Amber Pavey

Undergraduate, St Edmund Hall 2016

What made you want to study Earth Sciences?

I loved physical geography at school and had a wonderful, very encouraging teacher! I was lucky enough to have geology A level at my college, so I took both geology and geography at AS, and found I had little interest in the human elements of geography and it was in fact geology I wanted to pursue.

Why Oxford?

I loved that the Earth Sciences course at Oxford was much broader just a standard geology programme. I must admit I was also very heavily pulled in by the reputation and the name. I knew very little about Oxford and what made it different from other universities before applying, I just knew it had such a great reputation and was a challenge to get into – I don’t like to back down from a challenge! Once I managed to get an offer, well, I wasn’t going to turn it down. The financial support that Oxford offers was also an attraction, coming from a low-income family the bursary scheme at Oxford is a huge help and means I don’t have to worry so much about not being able to do as much as my peers because of financial challenges.

How did Oxford compare to your expectations?

I don’t think I had very clear expectations in the first place of what I was expecting from Oxford besides it being VERY different to where I was coming from. As I didn’t really know what to expect, many expectations came from others once they heard I was going to Oxford (and they had established it was actually THE Oxford!). I had family friends ask how I/my family was going to afford the tuition fees and the living costs, but I knew I had student finance and my bursary which has now meant it hasn’t cost my family anything. I had people make comments about how most of the students would be really posh and from private schools, and while the stats of the percentage of privately educated students are still disappointing, it is something that I haven’t really noticed at all in my college or the department. Finally, I had suggestions of the workload being ridiculous, and while the work load can be heavy, it is manageable! I guess in fact, my process of coming to Oxford has been shattering the expectations of friends and family from home!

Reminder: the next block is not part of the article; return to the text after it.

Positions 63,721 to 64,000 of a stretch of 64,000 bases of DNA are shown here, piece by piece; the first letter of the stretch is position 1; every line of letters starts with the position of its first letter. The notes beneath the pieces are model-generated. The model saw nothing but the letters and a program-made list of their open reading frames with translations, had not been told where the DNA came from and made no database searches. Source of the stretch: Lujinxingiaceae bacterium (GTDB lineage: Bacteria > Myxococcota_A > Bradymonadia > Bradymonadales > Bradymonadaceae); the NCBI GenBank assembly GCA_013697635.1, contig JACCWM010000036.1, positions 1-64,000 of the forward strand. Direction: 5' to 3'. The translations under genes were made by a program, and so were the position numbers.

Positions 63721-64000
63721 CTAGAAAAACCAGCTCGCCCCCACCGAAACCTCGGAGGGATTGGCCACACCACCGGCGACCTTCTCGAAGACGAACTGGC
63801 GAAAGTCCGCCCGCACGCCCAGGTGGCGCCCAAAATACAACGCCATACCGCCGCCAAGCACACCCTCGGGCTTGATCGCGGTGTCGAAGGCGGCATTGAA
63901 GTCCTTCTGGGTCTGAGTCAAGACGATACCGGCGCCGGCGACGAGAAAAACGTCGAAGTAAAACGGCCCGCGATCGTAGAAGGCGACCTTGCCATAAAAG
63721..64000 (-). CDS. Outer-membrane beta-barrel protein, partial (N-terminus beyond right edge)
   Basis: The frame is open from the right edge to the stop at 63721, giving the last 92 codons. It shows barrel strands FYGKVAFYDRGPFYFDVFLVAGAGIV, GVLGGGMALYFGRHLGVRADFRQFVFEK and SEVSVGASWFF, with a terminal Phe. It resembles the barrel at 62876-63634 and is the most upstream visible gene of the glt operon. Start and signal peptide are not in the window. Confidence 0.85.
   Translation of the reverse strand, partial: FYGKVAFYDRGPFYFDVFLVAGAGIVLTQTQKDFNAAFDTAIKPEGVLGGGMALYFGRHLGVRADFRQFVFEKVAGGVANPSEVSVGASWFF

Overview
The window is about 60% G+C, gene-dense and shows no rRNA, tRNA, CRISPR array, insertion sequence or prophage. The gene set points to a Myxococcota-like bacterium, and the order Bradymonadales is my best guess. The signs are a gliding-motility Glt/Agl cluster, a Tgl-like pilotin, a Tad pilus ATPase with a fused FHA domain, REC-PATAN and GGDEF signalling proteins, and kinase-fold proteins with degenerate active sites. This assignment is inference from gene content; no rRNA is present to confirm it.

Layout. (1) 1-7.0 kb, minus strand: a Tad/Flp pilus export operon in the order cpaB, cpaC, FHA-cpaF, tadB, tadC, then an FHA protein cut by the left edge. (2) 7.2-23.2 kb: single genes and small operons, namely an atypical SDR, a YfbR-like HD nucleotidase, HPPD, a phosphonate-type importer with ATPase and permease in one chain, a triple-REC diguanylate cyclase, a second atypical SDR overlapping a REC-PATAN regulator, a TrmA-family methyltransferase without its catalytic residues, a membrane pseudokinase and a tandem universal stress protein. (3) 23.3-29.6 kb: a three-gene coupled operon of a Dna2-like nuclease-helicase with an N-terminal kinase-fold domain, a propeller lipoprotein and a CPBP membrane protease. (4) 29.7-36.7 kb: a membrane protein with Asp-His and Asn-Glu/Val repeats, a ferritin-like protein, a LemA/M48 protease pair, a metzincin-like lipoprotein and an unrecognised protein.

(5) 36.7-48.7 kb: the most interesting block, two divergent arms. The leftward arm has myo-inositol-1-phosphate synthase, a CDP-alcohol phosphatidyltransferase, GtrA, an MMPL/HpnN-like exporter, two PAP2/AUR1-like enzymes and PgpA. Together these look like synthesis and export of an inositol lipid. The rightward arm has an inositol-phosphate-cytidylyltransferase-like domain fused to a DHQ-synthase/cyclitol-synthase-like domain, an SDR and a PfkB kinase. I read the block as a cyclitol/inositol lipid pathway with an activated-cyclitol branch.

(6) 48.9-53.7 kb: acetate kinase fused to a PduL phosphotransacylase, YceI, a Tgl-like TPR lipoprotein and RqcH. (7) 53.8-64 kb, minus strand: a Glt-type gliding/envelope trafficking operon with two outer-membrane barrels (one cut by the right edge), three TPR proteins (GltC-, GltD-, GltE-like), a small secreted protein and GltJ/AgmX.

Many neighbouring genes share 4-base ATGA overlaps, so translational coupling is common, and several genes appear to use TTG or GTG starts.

What’s been the most unexpected aspect of coming to Oxford?

How much the independence, community and support of Oxford would allow me to learn things and be comfortable with things about myself. Of course, I expected to learn A LOT at Oxford, but I did not expect to learn so much about myself.

Since starting my degree, I realised I am definitely not heterosexual and came out to family and friends. If you told me when I turned 18 before starting university that when I turned 21 I would be comfortably living in Oxford with my girlfriend I would have said absolutely no way. I think the independence of being at university and the supportive community in my college and the department helped with being comfortable enough to be who I actually am. This is still a journey though, hence why I have said not heterosexual rather than bi or a lesbian, I’m just not quite sure yet and no label feels quite right, so I perhaps I best identify as queer.

I also have an invisible physical disability, which before coming to university I would definitely not have called a disability. In my mind, there was no way I was less able than anyone else and definitely no way that even if I were I would say it! Since coming to Oxford I’ve realised that my condition does mean I sometimes need some extra help to perform to my full potential, but that is ok, and the Disability Advisory Service alongside the college nurse are there to help work it all out. Many exams early in the course are held within the department, and they always made sure the necessary arrangements were in place for me to perform my best.

I also didn’t expect to need the counselling service while at Oxford but dealing with all these personal revelations alongside the challenges of such a life change that is coming to university, it was great to have an accessible service to see a counsellor when things get too tough to deal with alone. Although there is always work to be done to make these services better, my experience has made me grateful for the service and I advise anyone really struggling to go see them!

What would you say to someone considering applying to Oxford who may identify as LGBTQ, disabled or having a health condition or from a low income background?

Give it a go! Don’t let anything hold you back if you’re interested in the course and studying here. Anything that crops up can be dealt with and anyone and everyone is welcome. Some things like these can make the road tougher, and being at Oxford is no exception, but there are people here who will support you, be that a service, a community, a department. The opportunities here are worth the challenges. If you don’t see someone like you represented here, come join us and be that someone!